Sleep actigraphy evidence of improved sleep after treatment of allergic rhinitis.

Department of Pediatric Allergy and Pulmonology, Celal Bayar University School of Medicine, Manisa, Turkey.
Annals of allergy, asthma & immunology: official publication of the American College of Allergy, Asthma, & Immunology (Impact Factor: 2.75). 10/2009; 103(4):290-4. DOI: 10.1016/S1081-1206(10)60527-3
Source: PubMed

ABSTRACT Children with allergic rhinitis (AR) are reported to have disturbed sleep and daytime fatigue due to nasal obstruction.
To evaluate sleep impairment in children with AR using actigraphic evaluation.
Fourteen children aged 7 to 16 years with grass pollen-sensitized seasonal AR were enrolled. They completed the Total 4-Symptom Score (T4SS) scoring system for AR symptom score and the Pittsburgh Sleep Quality Index (PSQI) questionnaire for sleep quality, and they underwent actigraphy for 3 days in the pretreatment period. After topical corticosteroid and antihistaminic treatment for 8 weeks, actigraphy, the T4SS, and the PSQI were repeated. Fourteen healthy children aged 8 to 16 years underwent actigraphy and completed the PSQI questionnaire as controls.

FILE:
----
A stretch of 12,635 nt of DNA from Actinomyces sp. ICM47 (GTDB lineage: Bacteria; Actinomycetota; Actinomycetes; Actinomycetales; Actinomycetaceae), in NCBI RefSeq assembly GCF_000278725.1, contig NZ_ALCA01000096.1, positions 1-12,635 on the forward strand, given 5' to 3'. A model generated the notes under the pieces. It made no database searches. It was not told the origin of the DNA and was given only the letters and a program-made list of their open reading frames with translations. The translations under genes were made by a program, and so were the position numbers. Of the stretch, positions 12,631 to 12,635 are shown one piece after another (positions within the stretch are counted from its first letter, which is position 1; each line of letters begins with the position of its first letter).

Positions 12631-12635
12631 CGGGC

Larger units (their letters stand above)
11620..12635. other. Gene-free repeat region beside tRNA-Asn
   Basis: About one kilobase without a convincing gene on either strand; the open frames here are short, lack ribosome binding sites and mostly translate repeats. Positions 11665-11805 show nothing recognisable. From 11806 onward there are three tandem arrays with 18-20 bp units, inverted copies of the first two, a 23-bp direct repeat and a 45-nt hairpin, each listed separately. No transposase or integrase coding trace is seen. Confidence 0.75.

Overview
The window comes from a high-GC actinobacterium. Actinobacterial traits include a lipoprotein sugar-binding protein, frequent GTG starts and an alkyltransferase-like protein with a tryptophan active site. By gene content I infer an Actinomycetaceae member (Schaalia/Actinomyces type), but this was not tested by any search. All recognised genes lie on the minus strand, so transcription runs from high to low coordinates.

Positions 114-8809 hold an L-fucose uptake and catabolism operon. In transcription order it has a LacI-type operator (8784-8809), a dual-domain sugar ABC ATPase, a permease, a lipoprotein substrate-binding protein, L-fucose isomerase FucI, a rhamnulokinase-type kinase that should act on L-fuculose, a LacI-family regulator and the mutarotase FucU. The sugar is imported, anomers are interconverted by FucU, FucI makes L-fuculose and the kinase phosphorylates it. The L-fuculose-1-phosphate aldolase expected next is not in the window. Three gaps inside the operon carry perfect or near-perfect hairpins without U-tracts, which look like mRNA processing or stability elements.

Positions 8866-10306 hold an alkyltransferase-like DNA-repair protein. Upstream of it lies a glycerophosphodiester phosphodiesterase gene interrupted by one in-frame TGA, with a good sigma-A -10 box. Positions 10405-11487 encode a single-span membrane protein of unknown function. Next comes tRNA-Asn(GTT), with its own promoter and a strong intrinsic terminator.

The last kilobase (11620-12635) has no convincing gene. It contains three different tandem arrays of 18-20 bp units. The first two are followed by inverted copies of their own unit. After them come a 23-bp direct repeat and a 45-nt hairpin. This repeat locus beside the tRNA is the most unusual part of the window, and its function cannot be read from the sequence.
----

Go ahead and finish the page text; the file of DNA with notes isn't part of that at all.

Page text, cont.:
There were no significant age or sex differences between the AR and control groups. Pretreatment PSQI and actigraphy scores were worse in the AR group vs the control group. After treatment, sleep quality improved, and there were no differences in actigraphy and PSQI scores between the 2 groups. Before treatment, the T4SS was significantly correlated with the sleep efficiency, daytime napping episodes, and total nap duration variables of actigraphy (r = -0.53, P = .004; r = 0.43, P = .02; and r = 0.39, P = .04, respectively). The T4SS was correlated with the total PSQI score (r = 0.67, P < .001).
Sleep can be compromised in children with AR. There is a significant correlation of clinical symptom score with the actigraphic and PSQI variables. Therefore, actigraphy may be used as an objective tool to evaluate sleep disturbance in children with AR.

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